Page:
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Sunday November 20, 2016 6:19 am

Western Digital Blue SSD review: A solid SSD


WD Blue SSD review

For decades, Western Digital has been recognized as one of the very few leaders in the world of storage and hard drives. If you open up that pre-built computer you bought, there's a good chance that on the inside you'll find a Western Digital-branded drive. If you're building your own, you likely purchased (or at least considered) going with Western Digital for your internal storage solution.

Where this might now have been the case is if you wanted to be a part of the growing trend of users switching to solid state drives. SSDs allow for faster speeds, both in read and write times, as well as the benefit of having no moving parts. They are faster, quieter, and more durable. When they were first released, they were prohibitively expensive, but as time has gone on, prices have dropped substantially as they do with any new form of technology.

The problem that Western Digital had was that it's class-leading hard disk drive prowess didn't mean that it was prepared for the new age of SSDs, and it had nothing to offer customers who wanted to go this route. It's solution was to purchase SanDisk in March 2016, a company that excels at flash storage solutions, and 8 months later we have the first results in the Western Digital Blue SSD.


With the WD Blue you get a fast, reliable SSD at a very fair price. This is a SATA drive, not PCIe, so you can expect a definite benefit over spinning hard disks, but not the higher bandwidth of the more expensive flash drives. You can pick up the WD Blue SSD in either a 2.5-inch or M.2 form factor.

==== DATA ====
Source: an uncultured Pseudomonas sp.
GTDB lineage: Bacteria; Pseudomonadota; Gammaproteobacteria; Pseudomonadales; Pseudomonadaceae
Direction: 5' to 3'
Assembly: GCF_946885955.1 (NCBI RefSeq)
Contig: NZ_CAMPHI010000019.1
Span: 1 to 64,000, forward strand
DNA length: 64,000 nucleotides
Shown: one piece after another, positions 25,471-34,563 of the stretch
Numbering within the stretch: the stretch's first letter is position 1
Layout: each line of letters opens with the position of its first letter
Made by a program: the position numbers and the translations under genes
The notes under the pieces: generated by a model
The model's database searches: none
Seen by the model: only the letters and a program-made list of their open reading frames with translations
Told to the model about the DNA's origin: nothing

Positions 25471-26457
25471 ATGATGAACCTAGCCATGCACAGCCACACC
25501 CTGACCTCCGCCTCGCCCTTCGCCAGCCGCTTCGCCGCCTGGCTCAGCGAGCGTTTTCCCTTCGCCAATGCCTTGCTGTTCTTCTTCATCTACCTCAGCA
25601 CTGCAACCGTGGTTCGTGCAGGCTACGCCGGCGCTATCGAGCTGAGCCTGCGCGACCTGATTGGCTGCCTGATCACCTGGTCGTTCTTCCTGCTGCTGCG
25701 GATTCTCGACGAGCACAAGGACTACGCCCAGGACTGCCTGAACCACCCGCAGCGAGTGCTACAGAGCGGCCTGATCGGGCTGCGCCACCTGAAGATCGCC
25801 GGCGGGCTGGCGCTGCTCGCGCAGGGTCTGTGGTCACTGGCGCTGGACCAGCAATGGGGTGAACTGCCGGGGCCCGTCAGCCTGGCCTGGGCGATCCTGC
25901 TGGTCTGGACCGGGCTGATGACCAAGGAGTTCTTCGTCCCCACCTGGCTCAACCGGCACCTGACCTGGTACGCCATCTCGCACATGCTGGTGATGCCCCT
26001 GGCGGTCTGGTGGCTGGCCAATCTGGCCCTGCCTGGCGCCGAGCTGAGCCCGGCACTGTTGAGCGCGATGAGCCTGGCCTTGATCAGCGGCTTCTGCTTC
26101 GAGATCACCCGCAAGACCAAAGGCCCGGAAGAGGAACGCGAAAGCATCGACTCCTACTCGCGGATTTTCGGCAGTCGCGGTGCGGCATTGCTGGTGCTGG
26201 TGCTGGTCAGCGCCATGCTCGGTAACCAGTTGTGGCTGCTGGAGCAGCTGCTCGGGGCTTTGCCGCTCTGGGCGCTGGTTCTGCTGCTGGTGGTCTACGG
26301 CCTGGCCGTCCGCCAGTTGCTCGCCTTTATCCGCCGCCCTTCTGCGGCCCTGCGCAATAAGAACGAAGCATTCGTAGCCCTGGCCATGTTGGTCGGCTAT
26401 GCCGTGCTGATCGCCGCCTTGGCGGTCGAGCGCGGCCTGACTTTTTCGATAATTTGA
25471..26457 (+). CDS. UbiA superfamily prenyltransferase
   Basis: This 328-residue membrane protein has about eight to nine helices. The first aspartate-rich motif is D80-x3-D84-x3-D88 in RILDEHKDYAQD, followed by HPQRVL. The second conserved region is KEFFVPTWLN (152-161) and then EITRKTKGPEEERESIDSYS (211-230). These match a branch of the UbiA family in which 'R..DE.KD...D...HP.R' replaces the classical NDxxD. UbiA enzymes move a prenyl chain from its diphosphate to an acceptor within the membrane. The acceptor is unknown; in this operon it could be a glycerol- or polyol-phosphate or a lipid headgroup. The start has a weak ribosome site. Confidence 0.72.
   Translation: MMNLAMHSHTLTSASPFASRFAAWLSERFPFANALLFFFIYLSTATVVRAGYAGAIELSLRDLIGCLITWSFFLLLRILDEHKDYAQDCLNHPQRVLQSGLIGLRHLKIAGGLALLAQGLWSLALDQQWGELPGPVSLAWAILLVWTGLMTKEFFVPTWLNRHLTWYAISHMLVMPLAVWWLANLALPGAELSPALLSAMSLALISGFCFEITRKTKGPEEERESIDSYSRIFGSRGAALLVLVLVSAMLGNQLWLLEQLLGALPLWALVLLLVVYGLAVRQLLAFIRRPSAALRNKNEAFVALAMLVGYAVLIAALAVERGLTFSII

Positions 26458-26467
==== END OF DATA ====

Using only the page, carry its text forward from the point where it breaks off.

While many SSD makers start their drives at smaller capacities, say 64GB and 128GB, Western Digital shows that it wants you to be able to use their drives as your primary storage rather than as just a boot drive for essential files only. As such, the WD Blue SSDs are available in 250GB, 500GB, and 1TB capacities.

WD Blue SSD SATA M2

PERFORMANCE
When talking about hard drives, the two primary concerns for most people are reliability first, and speed second. As for reliability, I already mentioned that SSDs have no moving parts, so they're known for being much more dirable than the spinning hard drive variant. That said, they do have a limit on how much data can be written to it over time. WD says that the Blue SSDs can have 400TB written to the 1TB model, 200TB written to the 500GB model, and 100TB written to the 250GB version.

In terms of speed, the WB Blue is able to almost fully saturate the speed of a SATA connection. Again, it can't hit the much higher speeds of a PCI Express SSD, but those are also more expensive and not all machines can support them. By this point, it would be nearly impossible to find a modern computer that doesn't support the SATA standard, so this was a great place for Western Digital to start.

By the way, if you're worried about warranty coverage, do know that Western Digital includes a three-year warranty on their SSDs against manufacturer defects.

WD Blue 500GB SSD

CONCLUSION
The WD Blue SSD is a solid (no pun intended) drive for the money. Blue is an appropriate color here, as it reminds me of a blue-collar worker. It does its work and gets the job done without fuss. Hard drives and SSDs aren't particularly exciting, but you do need them to be reliable and fast, and Western Digital accomplishes both here.

You can pick up the WD Blue SSDs now - the cost is $80 for the 250GB model, $140 for a 500GB drive (this is the model I tested,) and the 1TB version sells for $275.

Disclosure: Western Digital provided us with a 500GB WD Blue SSD and sponsored this post. All thoughts and opinions are our own, and Western Digital had no input on the contents of this article.

 

 

 

 

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